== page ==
No wonder UN Secretary General Antonio Guterres has urged governments to put the safety of women and children first as they respond to the Covid-19 pandemic.
“Peace is not just the absence of war. Many women under lockdown for Covid-19 face violence where they should be safest – in their own homes. I urge all governments to put women’s safety first as they respond to the pandemic,” he said.
According to the UN, the combination of economic and social stresses brought on by the pandemic as well as restrictions on movement have dramatically increased the numbers of women and girls facing abuse in almost all countries.
In our Rainbow Nation, women have equal access to education and are increasingly joining the workforce. Awareness has also grown around the issues of violence against women through a spate of legislation aimed at protecting them. But during this lockdown most women and children, who are being abused, are in extreme danger as they have limited options and are at the mercy of their abusers in confined spaces.
What can we all do as we hunker down in our hideouts? A lot. Awareness is vital. Treatment for victims and prosecution of perpetrators are critical.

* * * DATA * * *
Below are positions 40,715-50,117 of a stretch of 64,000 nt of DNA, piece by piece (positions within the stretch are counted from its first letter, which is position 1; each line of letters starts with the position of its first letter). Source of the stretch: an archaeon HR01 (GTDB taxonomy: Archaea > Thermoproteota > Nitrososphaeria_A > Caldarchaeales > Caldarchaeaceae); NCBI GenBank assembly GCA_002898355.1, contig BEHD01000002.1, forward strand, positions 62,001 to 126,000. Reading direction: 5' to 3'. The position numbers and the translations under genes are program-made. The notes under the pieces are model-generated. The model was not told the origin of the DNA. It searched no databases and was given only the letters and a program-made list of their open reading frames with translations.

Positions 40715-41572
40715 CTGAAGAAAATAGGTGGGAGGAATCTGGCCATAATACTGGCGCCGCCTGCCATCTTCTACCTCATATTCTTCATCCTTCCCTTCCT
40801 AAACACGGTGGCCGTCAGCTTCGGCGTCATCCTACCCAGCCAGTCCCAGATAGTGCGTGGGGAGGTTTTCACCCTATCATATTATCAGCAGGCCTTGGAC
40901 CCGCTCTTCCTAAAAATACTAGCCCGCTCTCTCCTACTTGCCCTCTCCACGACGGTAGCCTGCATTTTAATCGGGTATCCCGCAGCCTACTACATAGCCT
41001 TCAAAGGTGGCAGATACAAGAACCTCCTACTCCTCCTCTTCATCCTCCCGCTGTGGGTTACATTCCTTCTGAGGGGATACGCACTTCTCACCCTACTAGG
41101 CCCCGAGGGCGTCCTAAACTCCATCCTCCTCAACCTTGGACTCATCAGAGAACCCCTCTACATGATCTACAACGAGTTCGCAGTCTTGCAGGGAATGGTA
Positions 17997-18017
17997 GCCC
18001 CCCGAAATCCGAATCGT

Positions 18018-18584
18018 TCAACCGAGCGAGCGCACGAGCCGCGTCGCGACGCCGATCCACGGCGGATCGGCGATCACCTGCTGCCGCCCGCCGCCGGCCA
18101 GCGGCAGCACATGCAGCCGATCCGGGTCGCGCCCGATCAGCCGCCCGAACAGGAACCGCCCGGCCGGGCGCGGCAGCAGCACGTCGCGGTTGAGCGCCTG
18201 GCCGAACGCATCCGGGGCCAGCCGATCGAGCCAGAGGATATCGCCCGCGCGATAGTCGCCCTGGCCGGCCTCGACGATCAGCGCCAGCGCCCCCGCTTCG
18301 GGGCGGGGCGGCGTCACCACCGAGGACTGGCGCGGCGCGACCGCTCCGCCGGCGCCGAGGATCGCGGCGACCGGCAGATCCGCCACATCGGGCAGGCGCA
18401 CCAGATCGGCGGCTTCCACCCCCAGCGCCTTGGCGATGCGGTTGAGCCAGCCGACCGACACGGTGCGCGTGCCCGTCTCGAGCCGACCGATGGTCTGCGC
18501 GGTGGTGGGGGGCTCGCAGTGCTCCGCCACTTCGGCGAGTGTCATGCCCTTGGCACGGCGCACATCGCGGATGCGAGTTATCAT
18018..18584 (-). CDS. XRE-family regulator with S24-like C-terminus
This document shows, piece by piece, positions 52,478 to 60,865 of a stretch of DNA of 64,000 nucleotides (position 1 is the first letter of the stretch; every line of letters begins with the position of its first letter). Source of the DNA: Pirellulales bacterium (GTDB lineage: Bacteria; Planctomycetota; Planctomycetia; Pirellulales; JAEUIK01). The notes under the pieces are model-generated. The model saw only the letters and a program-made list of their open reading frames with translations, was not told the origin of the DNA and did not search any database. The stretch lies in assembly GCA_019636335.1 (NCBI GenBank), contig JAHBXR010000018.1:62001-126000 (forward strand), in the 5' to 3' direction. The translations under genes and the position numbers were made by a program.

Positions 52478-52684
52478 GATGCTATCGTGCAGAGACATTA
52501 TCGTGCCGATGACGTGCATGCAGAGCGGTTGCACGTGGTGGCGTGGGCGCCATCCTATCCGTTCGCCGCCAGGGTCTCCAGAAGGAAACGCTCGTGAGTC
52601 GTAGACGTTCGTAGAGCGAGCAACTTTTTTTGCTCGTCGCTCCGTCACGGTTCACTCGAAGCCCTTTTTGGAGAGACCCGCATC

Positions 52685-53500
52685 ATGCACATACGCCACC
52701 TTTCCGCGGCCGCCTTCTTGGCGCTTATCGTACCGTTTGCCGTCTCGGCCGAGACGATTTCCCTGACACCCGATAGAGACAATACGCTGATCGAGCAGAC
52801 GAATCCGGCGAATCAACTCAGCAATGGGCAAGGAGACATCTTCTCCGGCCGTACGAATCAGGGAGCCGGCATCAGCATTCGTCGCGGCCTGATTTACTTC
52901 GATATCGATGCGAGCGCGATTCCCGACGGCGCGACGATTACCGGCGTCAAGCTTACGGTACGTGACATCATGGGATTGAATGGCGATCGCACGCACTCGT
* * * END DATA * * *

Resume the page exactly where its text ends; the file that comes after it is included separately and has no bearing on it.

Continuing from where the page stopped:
However, the only long-term solution is prevention which can only be achieved through education and cultural change. We must teach the next generation that civility and respect is better than violence and contempt.
Abusers were often abused or watched someone in their family being abused. Our children are exposed to domestic abuse. We must take action to end the vicious circle.
Small steps can go a long way to help children understand what is right and what is wrong. For example, most young men are sent off to university and even school without any discussion about what sexual consent means. They are not taught that “no means no”.
A short conversation with primary and high school pupils or university students could help change the sexual assault crisis in our communities. Our actions or inaction contribute to a society that tolerates GBV. How many people watch what we do and emulate these actions?
Whoever we are and whatever position we hold in society, we all set an example for someone – both the youth and adults.